I know it’s still early September, but Halloween’s definitely already in the air. For those of you itching to get into the holiday spirit, here is a curated collection of audio (mostly music, with some sound effects) and video to enjoy while you stay home to serve the trick-or-treaters!
I just received a vintage 1950s suntop in deadstock condition, so naturally I had to wear it out right away. I wore it to tea with my philodendron-motif vintage Mexican skirt, huge lucite bracelets, and Vivien of Holloway 3-inch stretch belt!
The top is made of a slightly-stretchy black poplin, with a ruched back and buttons down the front. The seams are all pinked (zigzag cut edges) to keep them from fraying. This was how they finished seams in the days before prolific serging. Until about 1964, seam sergers weren’t common.
Very cute, but also cool on hot days like today. Yeah, leave it to us to pay to drink hot liquids on a 100F+ day!
This week, something new! A great review of a beautiful 20th Century Foxy brand dress by my friend Jasmine of Betty LeBonBon, purveyor of fine custom vintage-style skirts and much more! This dress reminds me so much of the beautiful green piece worn by Elizabeth Taylor in the 1959 film Suddenly Last Summer that I’m hoping to get one of my own. Thanks, Jasmine!
Broadly speaking Iâ€™m a prints lady â€“ I love my dresses with a quirky, unique print, or bold florals on unexpected base colours. You can let the print speak for your personality, and I find them quite easy to wear as the print will dictate how to accessorize and what colours to choose. Easy!
But I recently reached a point where my wardrobe was so print-saturated that I found myself longing for a few simple block colours â€“ if only so I could try out a few patterned shoes or ornate brooches. As much as I love a beautiful print, it can be hard to work a pair of printed shoes with a printed dress, or to choose a really fussy, ornate brooch as inevitably the detail will be lost against a printed dress.
I spotted the 20th Century Foxy â€˜Taylorâ€™ dress at Miskonduct Clothing. At first, the dress doesnâ€™t look like much â€“ a simple green dress with a matching belt and a full skirt. Normally I wouldnâ€™t even stop for a second look, but being a fair-skinned ginger Iâ€™d already decided I was looking for something green. And this dress was green. A good start! I was convinced it would go beautifully with simple accessories like gold or silver, perhaps even blue accents â€“ and it would play beautifully with a nice floral printed shoe (think Iron Fist or Irregular Choice), should I finally decide to invest. Sold!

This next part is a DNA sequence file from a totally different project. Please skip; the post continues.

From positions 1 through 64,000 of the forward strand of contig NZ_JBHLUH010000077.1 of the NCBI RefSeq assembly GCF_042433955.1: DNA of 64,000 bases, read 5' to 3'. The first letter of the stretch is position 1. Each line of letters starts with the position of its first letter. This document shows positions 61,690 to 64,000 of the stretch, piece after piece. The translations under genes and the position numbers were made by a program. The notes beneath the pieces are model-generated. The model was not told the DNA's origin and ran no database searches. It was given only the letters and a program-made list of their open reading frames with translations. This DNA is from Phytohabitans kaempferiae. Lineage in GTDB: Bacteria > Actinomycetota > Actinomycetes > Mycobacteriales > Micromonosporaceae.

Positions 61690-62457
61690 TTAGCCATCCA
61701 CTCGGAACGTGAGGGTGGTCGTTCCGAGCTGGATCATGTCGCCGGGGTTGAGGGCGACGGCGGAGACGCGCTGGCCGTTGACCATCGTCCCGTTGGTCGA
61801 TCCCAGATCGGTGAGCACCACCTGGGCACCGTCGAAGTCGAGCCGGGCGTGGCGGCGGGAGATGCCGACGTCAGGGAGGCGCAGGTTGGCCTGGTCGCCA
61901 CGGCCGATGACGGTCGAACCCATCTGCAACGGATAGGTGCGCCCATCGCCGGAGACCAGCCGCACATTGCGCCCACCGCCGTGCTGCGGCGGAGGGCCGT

Technology is awesome. This week, it’s particularly awesome because I learned that the British Library has used it to post a whole mess of nifty illustrations from beloved classic editions of Jane Austen’s novels to its Flikr stream.
Some of these Austen illustrations include Irish Illustrator Hugh Thomson’s famous line drawings for Macmillan’s 1896 edition of Emma, represented below by Mr. Knightley’s proposal.
For more from and about iconic illustrated Austen works, peruse the following:
- Strangegirl.com’s Emma illustrations – Art by Hugh Thomson, Charles E. Brock, Phillip Gough, and Fritz Kredel presented by The Emma Adaptations Pages. Cinthia Soria and Laurel Ann Nattress are primary contributors.
- Hugh Thomson’s illustrated Emma.
- Hugh Thomson at Wikipedia – Includes links to online editions of works he illustrated.
- Austen Illustrators Henry and Charles Brock – My friend Cinthia Soria’s in-depth article on the artist-brothers who brought Austen’s characters to life at the turn of the last century. Also see Cintha’s Jane Austen Castellano blog for great Austen coverage and analysis in Spanish.
- Solitary Elegance – Heather’s Austen site includes scans from Charles Brock’s Emma illustrations from 1909, as well as his art for Austen’s other five major novels.
- The History of England – 15-year-old Jane Austen’s tongue-in-cheek history of England, illustrated by her sister Cassandra. Accessible version here.
- Austen Illustrated – Deb Williams highlights Jane Austen’s various illustrators.
- Gorgeous Jane Austen Novel Illustrations From the Time Before Adaptations by Michelle Dean.
Some friends of mine discovered this fun 1950s-inspired paper doll/dollmaker game at DollDivine! There are several fashion, accessory, makeup, and hair options to choose from, making the possible combinations nearly endless.
The pinup avatar I can up with actually resembles me, right down to the bangs, glasses, and platform sandals! I love the little Pomeranian dog friend, but I wish there were kitty options, too. 😀
While gothabilly aesthetics have been strongly represented in the realms of retro and pinup fashion for some time, it takes something truly special to represent the rarified holiday quality of Halloween for this recovering goth girl. Halloween requires something more than black, or bats, or zombies, or skeletons. Sometimes it’s hard to pinpoint exactly what makes something Halloween as opposed to garden variety macabre, and indeed, there is no special formula. For me, it’s a know-it-when-I-see-it kind of thing.
Here are some new, pinup-friendly Halloween-themed pieces that scream Halloween to me…
Being back at work is a drag, but photo shoots aren’t. Earlier this year, I shot some fresh pinup pics in Los Angeles with photographer Angela Morales – one of my favorites! – and makeup and hair guru Angel Jagger.
This set’s got a sixties vibe going, with the jet-setting, uber-modern hotel surroundings and all. And even though I’m fully covered from armpit-to-thigh with a longline bra and high-waisted girdle, this is technically a lingerie shoot. Hah.
Anyway, it was fun and I think the pictures turned out great!